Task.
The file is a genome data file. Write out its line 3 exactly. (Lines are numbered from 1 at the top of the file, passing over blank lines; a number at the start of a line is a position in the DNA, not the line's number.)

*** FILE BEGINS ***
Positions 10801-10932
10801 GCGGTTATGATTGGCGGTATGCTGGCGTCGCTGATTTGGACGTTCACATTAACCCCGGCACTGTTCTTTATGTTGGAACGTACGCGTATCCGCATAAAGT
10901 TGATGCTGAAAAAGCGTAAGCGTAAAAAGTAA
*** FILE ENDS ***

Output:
10901 TGATGCTGAAAAAGCGTAAGCGTAAAAAGTAA